DENVER — As a natural prairie, Denver wasn’t blessed with a host of native trees. That, in the humble estimation of Denver City Forester Rob Davis, is what makes ash trees worth savoring every fall.
“Colorado in general doesn’t have a lot of big shade trees that end up with a nice red or purple fall color,” Davis said. “So for me, fall is the time that I realize just how many ash trees we have in Denver.”
And that’s important for Davis, because he knows what’s coming: the emerald ash borer (EAB). The tiny green invader feasts on ash trees, and it’s now the most destructive forest pest in U.S. history, having caused billions of dollars in damage to ash tree populations in more than 25 states.
EAB was discovered in Boulder in 2013 and in Lafayette earlier this year, meaning it’s just a matter of time before it arrives in Denver and poses an immediate threat to the 1.45 million ash trees in Denver. That’s right, folks: 1 in 6 Denver trees is an ash. And the first step when it comes developing our EAB defense plan as a city is learning how to identify ash trees.
As far as fall color goes, green ashes turn a vibrant yellow. That’s great and all, however it somewhat pales in comparison to the white ash, which can change a whole host of colors from deep purple to a lighter red.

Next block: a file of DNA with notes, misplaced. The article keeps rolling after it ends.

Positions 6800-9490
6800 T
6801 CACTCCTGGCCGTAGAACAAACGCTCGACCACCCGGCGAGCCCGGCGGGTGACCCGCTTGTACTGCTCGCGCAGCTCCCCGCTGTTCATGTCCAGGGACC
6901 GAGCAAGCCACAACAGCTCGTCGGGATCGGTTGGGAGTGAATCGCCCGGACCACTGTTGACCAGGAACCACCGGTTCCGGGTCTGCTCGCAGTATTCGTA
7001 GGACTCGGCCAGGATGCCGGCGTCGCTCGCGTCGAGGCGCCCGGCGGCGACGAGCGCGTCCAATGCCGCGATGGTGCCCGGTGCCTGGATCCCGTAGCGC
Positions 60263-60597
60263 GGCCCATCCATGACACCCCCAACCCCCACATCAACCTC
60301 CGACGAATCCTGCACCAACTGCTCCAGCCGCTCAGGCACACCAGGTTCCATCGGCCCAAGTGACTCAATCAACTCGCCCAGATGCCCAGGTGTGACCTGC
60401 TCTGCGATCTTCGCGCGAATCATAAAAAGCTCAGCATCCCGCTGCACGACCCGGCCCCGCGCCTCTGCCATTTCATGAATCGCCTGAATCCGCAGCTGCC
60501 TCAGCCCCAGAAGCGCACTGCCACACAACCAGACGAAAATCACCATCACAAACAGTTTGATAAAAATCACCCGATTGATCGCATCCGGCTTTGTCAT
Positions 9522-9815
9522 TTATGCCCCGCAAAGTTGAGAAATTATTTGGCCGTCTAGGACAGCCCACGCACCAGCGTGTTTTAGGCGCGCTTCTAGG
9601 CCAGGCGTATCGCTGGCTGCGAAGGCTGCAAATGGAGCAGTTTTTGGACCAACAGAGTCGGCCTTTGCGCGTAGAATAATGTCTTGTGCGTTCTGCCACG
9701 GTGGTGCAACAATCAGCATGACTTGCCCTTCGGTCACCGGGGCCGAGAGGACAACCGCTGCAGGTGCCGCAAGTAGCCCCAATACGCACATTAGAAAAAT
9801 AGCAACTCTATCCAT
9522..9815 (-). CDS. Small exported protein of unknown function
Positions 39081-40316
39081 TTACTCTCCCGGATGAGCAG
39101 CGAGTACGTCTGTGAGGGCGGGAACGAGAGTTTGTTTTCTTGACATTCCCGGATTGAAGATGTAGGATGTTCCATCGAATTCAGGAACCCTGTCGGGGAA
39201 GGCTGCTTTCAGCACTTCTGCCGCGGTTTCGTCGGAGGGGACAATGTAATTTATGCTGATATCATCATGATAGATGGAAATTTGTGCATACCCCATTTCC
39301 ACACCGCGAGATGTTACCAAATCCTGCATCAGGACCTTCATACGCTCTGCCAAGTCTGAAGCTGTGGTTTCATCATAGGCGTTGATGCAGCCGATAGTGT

“It’s one of the few trees in Colorado that can accomplish that sort of full range of color,” Davis said. “And this is the one time of year you can use that as a characteristic to identify ash trees.”
If you’re unsure of whether you’re viewing an ash, some other telltale identifiers are as follows:
- Compound leaves: A simple leaf is defined as a single leaf that has a bud at the base of the leaf stem. Conversely, a compound leaf (the sort you’re looking for) is defined as having more than one leaflet per leaf connecting to a stem that has a bud at its base. Ash tree leaves typically have 5-9 leaflets per leaf.
- Opposite branching: By opposite branching, we mean the branches protruding from tree limbs have a mate protruding from the exact opposite side of the same limb. Only ash, maple, dogwood and horse chestnut trees have opposite branching.
- Diamond-pattern bark: While this identification method may not be as helpful when it comes to young ash trees (they typically have smoother bark), the bark on more advanced ash trees tends to have distinct diamond patterns.
If you indeed have found an ash and it’s on public property, you can check on the city’s right-of-way treatment plan to see if it’s scheduled to be treated or replaced. If you’ve found an ash on your property, you have two options: treatment or replacement.
For many smaller ash trees, the best option tends to be replacement. If you have a large ash tree that holds a lot of value to you, there are several treatment options available. In fact, we wrote a whole blog post about those options. But always remember that the best option to consider is starting with a certified tree professional. We have a list of those here.
And if we’ve now gotten you on the hunt for ash trees to enjoy this fall, you can find three hotspots to see ash trees here.